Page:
name: 'hazratgs',
  age: 25,
  city: 'Derbent'
  skills: ['javascript', 'react+redux', 'nodejs', 'mongodb']

Retrieving an item from storage:


As a result, we get:

  "status":  true,
  "data": "hazratgs"

You can see other examples on the project page on GitHub. .

You can clone the repository and deploy the repository for yourself, detailed instructions in the project repository.

For convenience, a JavaScript library and a Python library are available.
The repository itself is available at

Library example

And so we already have a repository and a library for working with it, let's install the library:

npm i online-storage

Import into the project:

import onlineStorage from 'online-storage'

I want to note, since we do localStorage implementation online, in the project code, by default we return an object, not a class, in order to work with one data source throughout the project, if you need several objects, you can import the OnlineStorage class itself and create as many objects as you like based on it.

Create a token:


I must say that onlineStorage is an asynchronous method, like almost all methods of an onlineStorage object, so the best option would be to use async / await syntax.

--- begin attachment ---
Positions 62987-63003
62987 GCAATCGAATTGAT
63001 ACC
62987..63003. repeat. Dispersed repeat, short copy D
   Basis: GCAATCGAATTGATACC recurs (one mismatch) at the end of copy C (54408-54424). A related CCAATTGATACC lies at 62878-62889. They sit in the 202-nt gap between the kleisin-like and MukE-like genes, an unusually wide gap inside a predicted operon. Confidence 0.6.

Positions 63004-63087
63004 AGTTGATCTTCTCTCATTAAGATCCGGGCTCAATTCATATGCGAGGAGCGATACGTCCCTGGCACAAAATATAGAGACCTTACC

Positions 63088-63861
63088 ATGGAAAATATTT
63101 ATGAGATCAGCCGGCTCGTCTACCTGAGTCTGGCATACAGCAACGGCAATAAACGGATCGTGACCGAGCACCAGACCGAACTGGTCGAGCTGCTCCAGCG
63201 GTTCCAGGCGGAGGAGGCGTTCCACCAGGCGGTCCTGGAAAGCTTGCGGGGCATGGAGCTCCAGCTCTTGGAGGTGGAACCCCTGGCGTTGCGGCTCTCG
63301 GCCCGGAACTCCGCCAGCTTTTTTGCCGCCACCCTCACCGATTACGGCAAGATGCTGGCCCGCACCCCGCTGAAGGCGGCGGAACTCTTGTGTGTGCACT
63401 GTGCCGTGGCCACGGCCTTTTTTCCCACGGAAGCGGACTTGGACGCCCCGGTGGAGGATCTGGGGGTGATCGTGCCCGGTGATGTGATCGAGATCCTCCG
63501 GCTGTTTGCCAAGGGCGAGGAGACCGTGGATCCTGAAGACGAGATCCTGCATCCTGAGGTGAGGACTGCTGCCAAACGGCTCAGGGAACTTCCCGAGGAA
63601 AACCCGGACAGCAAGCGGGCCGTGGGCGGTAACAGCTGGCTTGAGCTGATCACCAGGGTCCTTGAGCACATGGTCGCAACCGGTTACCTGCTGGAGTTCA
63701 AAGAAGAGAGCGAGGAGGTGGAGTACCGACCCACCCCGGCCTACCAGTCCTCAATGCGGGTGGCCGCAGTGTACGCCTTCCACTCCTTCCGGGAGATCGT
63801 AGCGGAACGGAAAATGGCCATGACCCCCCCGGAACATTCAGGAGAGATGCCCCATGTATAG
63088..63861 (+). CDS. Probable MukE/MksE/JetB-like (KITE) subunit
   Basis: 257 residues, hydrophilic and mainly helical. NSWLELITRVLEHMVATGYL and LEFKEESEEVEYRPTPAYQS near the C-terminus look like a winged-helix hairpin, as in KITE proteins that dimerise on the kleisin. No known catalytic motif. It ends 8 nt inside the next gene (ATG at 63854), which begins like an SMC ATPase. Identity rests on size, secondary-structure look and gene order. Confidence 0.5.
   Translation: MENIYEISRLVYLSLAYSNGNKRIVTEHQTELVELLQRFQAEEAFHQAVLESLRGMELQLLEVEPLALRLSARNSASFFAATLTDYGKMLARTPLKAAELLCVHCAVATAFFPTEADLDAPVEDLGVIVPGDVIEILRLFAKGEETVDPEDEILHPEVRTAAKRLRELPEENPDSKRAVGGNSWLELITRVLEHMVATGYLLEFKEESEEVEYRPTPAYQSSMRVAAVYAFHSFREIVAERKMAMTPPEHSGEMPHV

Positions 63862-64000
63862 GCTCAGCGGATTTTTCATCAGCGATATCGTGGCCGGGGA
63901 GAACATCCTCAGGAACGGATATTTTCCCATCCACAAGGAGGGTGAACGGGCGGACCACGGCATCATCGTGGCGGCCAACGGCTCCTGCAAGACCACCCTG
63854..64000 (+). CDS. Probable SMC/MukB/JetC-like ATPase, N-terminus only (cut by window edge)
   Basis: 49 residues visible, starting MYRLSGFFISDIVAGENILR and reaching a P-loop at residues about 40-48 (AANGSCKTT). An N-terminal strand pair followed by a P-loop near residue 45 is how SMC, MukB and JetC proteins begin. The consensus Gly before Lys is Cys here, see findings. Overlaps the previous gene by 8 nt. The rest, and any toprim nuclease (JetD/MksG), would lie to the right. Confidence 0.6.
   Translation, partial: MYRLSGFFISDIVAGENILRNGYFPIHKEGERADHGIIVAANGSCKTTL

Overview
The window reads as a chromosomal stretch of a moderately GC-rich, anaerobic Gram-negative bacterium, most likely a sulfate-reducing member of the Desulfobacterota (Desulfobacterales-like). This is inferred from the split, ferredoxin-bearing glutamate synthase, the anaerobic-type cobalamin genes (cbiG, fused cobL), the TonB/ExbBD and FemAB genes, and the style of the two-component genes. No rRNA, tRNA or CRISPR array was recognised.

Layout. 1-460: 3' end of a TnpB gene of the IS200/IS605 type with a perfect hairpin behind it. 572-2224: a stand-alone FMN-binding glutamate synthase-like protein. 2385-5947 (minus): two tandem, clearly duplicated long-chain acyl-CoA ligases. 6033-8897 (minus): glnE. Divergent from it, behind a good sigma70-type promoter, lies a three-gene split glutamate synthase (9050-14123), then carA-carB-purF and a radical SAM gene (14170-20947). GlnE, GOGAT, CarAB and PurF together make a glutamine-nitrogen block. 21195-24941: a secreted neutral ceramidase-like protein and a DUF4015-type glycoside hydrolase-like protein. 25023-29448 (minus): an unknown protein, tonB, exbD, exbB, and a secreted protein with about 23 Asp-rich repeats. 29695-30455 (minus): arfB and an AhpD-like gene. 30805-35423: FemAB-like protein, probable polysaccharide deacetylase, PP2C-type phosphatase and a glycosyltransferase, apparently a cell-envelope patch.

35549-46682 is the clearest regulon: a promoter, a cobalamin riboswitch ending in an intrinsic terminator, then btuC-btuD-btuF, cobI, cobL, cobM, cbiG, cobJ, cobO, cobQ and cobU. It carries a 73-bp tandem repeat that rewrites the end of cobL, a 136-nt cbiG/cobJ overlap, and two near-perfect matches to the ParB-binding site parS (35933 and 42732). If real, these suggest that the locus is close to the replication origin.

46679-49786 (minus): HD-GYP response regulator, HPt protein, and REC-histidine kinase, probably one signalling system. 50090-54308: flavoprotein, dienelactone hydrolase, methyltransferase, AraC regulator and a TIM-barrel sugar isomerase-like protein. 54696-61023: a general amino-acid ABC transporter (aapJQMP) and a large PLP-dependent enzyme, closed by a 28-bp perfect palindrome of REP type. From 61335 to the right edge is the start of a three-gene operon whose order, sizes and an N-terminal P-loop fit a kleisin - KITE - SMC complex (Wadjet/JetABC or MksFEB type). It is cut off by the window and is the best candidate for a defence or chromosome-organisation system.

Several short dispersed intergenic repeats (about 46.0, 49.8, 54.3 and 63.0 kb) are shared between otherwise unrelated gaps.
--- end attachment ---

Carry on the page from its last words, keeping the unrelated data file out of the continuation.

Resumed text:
After creating the token, it is written to the token property and then substituted if necessary, for example, writing data:

await onlineStorage.set({
  name: 'hazratgs',
  age: 25,
  city: 'Derbent'
  skills: ['javascript', 'react+redux', 'nodejs', 'mongodb']

reading data:

const order = await onlineStorage.get('name') // hazratgs

property removal:

await onlineStorage.remove('name')

Now we can safely say that we have an online implementation of localStorage and even more, because localStorage works only with strings, and our storage works, can store strings, numbers, objects and logical types.


As a result, we have a data store with backup, access from certain domains and password protection, but I want to say that this store, like localStorage, is not safe and is not intended to store the main data of the application, on which the operability of the project, user data and many more that can harm your application.

Use it only for irrelevant and public data, as in my example, for transferring test purchase data from a window to an iframe.

Problems can arise due to the fact that the token, like all javascript we transmit to the client and it will not be difficult for him to receive the data of the entire storage, is not a problem of our storage specifically, any api-keys transferred to the client become public and although we have some protection in the face of working with certain domains and passwords, all this can most likely be circumvented.

In order to hide the token, of course, you can write a wrapper over api on your server, but this is already so, it’s easier to set up your own database.

Please do not scold much, this is my first publication and contribution to open source.
I will be very grateful in helping to eliminate vulnerabilities, tips, pull requests.